How to Help Your Retailers Sell Your Stuff

You’ve just invented the world’s most comfortable socks, the most effective toothpaste, or a supplement that increases lifespan – or maybe you just sell yarn online. In any case, whether selling to consumers (business-to-consumer, or B2C) or retailers (business-to-business, or B2B), optimizing your online product listings has amazing benefits for your business. You’ll sell more of your inventory and gain brand new data insights into purchasing habits and more. By understanding what qualities provide maximal product visibility, as well as the pitfalls that can make products suddenly invisible online, you’ll learn how to skyrocket your e-commerce store into the stratosphere.

High-Content, High-Information Products Get Found

If you were to ask us how to find a book in a library, you’d have the easiest time if we gave you the most information. Sure, the name and the author would make a great start, but you’d have an easier time if we told you other things you could look out for, for example, the Dewey decimal number, so you could find the section it was in; the physical dimensions of the book, so you could approximate it in your mind; and maybe even the color and if it was a hardcover or softcover.

Similarly, users looking for products online search with every single detail about the product in mind. Mechanics browsing a wholesale store for aftermarket car subwoofers need to know the ohms so they can wire it properly. New homeowners who want to install a vanity in their master bathroom need to know the exact height, width, and depth to see if they can fit it in that little nook without stubbing their toes every day. People with allergies to certain fabrics need to know the exact blend of cotton, polyester, and nylon in those shirts of yours – and seemingly important qualities like size and color suddenly become secondary.

You’ll see that Rockford Fosgate easily ranks for 16-inch 2-ohm subwoofers.

So what kind of attention to detail would it take for users to find your products when they search “2 ohm 16-inch car subwoofer,” “52-inch granite countertop vanity,” or “100% cotton workout tee men?” Consider those questions and more when writing your product descriptions and filling in each data field in the back end of your store.

Another recent example: the author of this post was looking at waterproof shells for his camera on a fairly established and reputable website. The product came in three sizes – Small, Medium, and Large – but nowhere on the page did it say exactly what that translated to in inches or centimeters. Guess who’s not shelling out $40?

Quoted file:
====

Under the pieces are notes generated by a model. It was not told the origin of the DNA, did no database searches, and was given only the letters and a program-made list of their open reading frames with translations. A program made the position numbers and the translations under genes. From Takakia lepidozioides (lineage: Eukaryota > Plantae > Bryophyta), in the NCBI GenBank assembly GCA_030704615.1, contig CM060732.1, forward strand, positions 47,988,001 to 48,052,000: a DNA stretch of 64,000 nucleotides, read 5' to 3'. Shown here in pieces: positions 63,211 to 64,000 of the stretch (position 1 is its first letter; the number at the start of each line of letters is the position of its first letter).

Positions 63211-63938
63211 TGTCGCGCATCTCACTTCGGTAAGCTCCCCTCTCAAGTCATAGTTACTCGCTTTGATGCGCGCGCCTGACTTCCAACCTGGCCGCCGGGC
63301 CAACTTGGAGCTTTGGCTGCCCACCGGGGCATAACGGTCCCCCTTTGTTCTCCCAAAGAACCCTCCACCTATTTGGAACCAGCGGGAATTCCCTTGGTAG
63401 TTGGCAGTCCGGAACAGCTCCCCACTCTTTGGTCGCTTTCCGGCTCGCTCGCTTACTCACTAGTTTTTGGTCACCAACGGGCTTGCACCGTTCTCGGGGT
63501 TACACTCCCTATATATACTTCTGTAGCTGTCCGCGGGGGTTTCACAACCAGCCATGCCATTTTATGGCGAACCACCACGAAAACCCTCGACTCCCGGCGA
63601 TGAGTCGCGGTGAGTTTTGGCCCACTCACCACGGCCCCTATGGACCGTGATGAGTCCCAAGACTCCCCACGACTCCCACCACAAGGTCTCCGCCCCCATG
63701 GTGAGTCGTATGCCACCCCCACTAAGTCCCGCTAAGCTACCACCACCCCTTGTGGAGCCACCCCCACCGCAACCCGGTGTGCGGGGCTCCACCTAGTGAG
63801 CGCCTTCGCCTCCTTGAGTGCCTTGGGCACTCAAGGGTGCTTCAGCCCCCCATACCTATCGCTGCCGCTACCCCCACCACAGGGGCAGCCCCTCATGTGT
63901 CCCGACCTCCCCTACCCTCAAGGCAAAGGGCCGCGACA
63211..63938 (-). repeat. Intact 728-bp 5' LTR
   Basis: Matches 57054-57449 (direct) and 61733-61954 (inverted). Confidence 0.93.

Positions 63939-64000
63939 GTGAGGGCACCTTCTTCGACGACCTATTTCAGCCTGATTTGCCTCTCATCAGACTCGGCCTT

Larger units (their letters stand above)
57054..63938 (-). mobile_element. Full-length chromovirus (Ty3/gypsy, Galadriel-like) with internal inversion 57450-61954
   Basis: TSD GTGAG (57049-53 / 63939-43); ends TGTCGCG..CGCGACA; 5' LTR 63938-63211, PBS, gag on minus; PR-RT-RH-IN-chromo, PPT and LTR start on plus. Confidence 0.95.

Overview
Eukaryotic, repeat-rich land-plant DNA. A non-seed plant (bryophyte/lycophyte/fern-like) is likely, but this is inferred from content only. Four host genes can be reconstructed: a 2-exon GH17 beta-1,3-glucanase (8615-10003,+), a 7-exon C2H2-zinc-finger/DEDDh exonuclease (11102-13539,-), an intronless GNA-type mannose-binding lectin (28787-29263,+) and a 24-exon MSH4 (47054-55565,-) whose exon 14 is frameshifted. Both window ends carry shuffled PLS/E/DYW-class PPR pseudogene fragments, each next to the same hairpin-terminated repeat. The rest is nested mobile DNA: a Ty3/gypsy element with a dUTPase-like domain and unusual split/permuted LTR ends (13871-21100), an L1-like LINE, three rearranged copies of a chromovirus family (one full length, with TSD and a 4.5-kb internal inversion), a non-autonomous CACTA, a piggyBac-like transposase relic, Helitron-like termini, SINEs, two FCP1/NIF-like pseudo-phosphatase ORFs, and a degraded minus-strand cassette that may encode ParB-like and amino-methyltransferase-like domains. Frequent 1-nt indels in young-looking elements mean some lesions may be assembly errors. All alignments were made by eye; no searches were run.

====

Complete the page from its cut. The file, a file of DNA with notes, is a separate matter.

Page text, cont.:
Visuals, Visuals, Visuals

Many business owners think a single photo for each product is enough. It’s simply not. Check out this example of the #1 best-selling telescope on Amazon. It has seven images. They don’t even all have to be amazing. (Also, while you’re at it, note the title of the product, which mentions the specifics of the telescope’s focal length and aperture, target audience, and all items included in the bundle.)

This best-selling telescope has 7 different images for a single product bundle.

What’s that second-to-last image? Someone standing in front of a moon with a telescope? Maybe not the most technical of snapshots, but it helps tell the story. This is what users need to be swayed into a purchase decision. When you’re shooting photos of your home-sourced honey jars, take multiple angles in a lightbox, attach a flat render of the label as another image, and maybe a photo of the honey on a table cracker. Take individual photos of each component in a bundle. Illustrate the point. Create the purchase intent – and only then can the user make an evaluation on price.

Arm Your Buyers/Retailers with the Ammo They Need

Here’s the crucial part of what we’re saying when it comes to wholesale: your retailers will take cues from you. The liquor store is already focused on stocking their shelves, cleaning their facilities, COVID-19 precautions, etc. – if they want to run a promotion for your new red wine, they’ll look to you for tasting notes and other marketing languages. If Best Buy is having a sale on Samsung TVs, their Samsung rep is the first resource they’ll go to for more details. Online, this builds SEO credibility, which increases organic product visibility overall. If a ton of well-trafficked websites are syndicating your exact language because they can’t possibly come up with anything more specific, you’ll rise to the top when users search for your specific keywords and details – and as an added bonus, your brand will stay consistent across all digital properties. If you have the ability to manually force language changes over a seller’s online platform, make sure you do the best job possible. Help them help you. Sell to them so they can sell to you.

Bottom Line: Less Isn’t More, More is More.

When it comes to e-commerce, providing as much detail as possible will help a massive online universe find your little neck of the woods. Remember – if you’re giving directions to someone on the street, do better than pointing and saying “go that way.” Use language clearly and deliberately, for example, “go down South Avenue, past that second light, then take a right and look out for the blue building with the white awning; you can find parking in the back.” Same principle online. Guide the user to your product page, then make them an offer they can’t refuse.